Big brother Frankie was then and now a big influence, but when I think of him, music isn’t really the first thing that comes to mind, his musical intellect Wasn’t doubtable, but I really just missed a genuine conversations, he and I, would have things happening in the singing out, but just life conversations.


There was a record store in Chicago downtown called “Imports” and they would have all the latest Italiano disco I know. What a joy it was to hear that style, even now, I enjoy a good Italian disco cut because of the skill and I imagine what a wonderful joy those sessions must’ve been.


As I said Import Records baby was undoubtably hands-down the best store for that type of music.


I didn’t catch Sean and fully give to digital for a while. I was really happy with regular pianos and drum machines or should I say life drumming until I realized how much I can get done by myself with everything going digital. I just made it easier for me being a kid back, then making noise they were later be turned into music dare I even say classics.


I would hope they would weed out those people who were only in it for the money, but I see right now the jacking off positions being done, to keep those people in power. Sad, really how the people have become so into things of the moment, instead of thinking long-term. No one really cares anymore, it seems about how the record was made, where it came from and what else that artist have done. This is now and always has been, a culture those who don’t respect, that are doomed to fail.


To get my music in as many films and other visual projects as possible.

The goal has always been to reach and teach as many as possible. I have always been one with the music & the people & NEVER thought I was bigger than ether, I am forever a fan of the culture.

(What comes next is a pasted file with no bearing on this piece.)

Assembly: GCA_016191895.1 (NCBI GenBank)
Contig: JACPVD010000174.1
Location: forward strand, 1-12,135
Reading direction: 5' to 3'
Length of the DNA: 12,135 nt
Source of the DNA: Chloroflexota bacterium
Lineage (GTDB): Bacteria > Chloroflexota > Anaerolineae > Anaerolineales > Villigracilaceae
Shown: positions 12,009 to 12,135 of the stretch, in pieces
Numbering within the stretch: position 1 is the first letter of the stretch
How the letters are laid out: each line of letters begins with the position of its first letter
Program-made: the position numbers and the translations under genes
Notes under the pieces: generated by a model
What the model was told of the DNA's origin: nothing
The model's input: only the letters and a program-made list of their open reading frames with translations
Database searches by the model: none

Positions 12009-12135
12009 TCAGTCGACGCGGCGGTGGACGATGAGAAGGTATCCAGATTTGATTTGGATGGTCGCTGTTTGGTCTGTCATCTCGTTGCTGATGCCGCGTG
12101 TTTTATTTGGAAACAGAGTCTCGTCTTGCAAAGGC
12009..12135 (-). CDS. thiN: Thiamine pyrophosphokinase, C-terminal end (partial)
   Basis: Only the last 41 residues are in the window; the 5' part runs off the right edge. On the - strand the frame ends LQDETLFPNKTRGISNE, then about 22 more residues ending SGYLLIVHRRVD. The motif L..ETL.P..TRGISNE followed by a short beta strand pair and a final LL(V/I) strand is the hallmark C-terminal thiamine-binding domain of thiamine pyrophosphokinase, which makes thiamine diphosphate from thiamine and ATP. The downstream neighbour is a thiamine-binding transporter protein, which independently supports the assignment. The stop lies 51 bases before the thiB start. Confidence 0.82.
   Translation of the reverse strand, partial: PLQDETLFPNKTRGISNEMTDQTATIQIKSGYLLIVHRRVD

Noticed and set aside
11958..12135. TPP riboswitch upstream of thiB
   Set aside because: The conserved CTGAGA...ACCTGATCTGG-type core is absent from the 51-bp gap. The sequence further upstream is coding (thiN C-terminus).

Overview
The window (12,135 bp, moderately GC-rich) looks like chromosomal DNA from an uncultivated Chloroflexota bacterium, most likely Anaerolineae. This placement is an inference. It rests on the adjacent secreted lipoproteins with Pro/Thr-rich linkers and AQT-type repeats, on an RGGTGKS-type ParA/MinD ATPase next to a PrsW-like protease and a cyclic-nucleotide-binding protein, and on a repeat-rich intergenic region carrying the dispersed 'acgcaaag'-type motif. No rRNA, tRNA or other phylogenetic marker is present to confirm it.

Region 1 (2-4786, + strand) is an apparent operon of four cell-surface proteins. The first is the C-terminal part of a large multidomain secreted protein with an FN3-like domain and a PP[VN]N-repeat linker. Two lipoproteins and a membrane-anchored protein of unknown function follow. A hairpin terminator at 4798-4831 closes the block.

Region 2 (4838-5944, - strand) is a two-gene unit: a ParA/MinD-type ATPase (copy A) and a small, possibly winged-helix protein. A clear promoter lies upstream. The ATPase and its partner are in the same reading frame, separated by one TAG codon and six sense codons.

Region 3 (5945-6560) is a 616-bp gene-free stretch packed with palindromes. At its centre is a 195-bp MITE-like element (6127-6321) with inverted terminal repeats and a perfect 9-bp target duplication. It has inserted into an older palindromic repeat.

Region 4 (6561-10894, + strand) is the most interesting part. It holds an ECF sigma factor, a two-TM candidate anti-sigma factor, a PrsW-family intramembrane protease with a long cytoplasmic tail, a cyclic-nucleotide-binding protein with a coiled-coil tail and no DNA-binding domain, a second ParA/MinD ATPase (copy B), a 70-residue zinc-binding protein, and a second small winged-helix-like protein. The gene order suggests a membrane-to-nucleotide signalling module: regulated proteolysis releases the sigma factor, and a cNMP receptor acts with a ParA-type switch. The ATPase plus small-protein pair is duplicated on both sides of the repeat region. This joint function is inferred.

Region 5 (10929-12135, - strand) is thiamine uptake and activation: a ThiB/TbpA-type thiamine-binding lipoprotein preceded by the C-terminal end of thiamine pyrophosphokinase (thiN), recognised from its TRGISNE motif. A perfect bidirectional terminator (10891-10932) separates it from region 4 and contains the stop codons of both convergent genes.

Be on the lookout for my new music & label “Blueprint Klassik”.

Oh What A Lil Smoke Can Do – K ‘Alexi Shelby AKa El Chocalata

1. Make Me Wanna – Marvin Gaye ( Mr K ‘Alexi Edit )
2. Trance Europe Express – Kraft Work ( Mr K ‘Alexi Edit )
3. I Need Somebody 2 Luv – Sylvester ( Mr K ‘Alexi Edit )
4. You Stepped Into My Life – Melba Moore ( Mr K ‘Alexi Edit )
5. My Hart Heat Begins 2 Beat ( Mr K ‘Alexi Edit )
6. Lady Bug -Bumble Bee Unlimited ( Mr K ‘Alexi Edit )
7. You Gonna make me Luv Somebody else – The Jones Girls ( Mr K ‘Alexi Edit )
8. We Got the Funk – Positive force ( Mr K ‘Alexi Edit )
9. Just An Illusion – Imagination ( Mr K ‘Alexi Edit )
10. I Got A Big Bee – Bumble Bee Unlimited ( Mr K ‘Alexi Edit )
11. Native new Yorker – Odyssey ( Mr K ‘Alexi Edit )
12. Run Away Luv – Loleatta Holloway
13. Miss Broadway – Belle Epoque ( Mr K ‘Alexi Edit )
14. Give Me Ya Love – Sylvia Stripling ( Mr K ‘Alexi Edit )
15. Body Heat – James Brown ( Mr K ‘Alexi Edit )
16. Sing Sing Sing – Charlie Calello Orchesta ( Mr K ‘Alexi Edit )
17. Miss You – Rolling Stones ( Mr K ‘Alexi Edit )
18. Shack Yo Tambourine – Universal Robot ( Mr K ‘Alexi Edit )
19. Last Song <3

 K' Alexi Shelby Chicago House Music
~ K’ Alexi Shelby
 My 3 Labels:
#KKlassik #BLACK13
RESPECT the Klassik as you become the best
NEW Style…
Risqué III - Essence Of A Dream - Dark Entries
Risqué III – Essence Of A Dream – Dark Entries

From RH: